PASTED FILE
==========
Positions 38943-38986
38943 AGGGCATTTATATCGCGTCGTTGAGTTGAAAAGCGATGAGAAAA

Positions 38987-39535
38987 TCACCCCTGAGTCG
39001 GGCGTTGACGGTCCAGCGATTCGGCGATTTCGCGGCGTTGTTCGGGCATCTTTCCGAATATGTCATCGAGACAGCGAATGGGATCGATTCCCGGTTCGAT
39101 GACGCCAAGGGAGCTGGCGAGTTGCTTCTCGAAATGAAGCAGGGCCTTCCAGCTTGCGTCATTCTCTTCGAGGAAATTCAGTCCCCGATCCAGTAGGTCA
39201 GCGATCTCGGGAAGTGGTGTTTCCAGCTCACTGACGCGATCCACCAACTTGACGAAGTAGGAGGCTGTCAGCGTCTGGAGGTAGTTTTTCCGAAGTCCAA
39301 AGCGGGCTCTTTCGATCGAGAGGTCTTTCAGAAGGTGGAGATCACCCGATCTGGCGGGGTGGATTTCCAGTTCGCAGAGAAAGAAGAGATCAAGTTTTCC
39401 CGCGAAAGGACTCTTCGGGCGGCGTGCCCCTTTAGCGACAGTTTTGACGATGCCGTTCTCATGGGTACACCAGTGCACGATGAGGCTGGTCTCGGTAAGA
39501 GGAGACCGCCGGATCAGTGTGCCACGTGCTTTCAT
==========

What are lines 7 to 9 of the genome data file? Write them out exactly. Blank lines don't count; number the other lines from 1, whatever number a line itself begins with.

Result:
39201 GCGATCTCGGGAAGTGGTGTTTCCAGCTCACTGACGCGATCCACCAACTTGACGAAGTAGGAGGCTGTCAGCGTCTGGAGGTAGTTTTTCCGAAGTCCAA
39301 AGCGGGCTCTTTCGATCGAGAGGTCTTTCAGAAGGTGGAGATCACCCGATCTGGCGGGGTGGATTTCCAGTTCGCAGAGAAAGAAGAGATCAAGTTTTCC
39401 CGCGAAAGGACTCTTCGGGCGGCGTGCCCCTTTAGCGACAGTTTTGACGATGCCGTTCTCATGGGTACACCAGTGCACGATGAGGCTGGTCTCGGTAAGA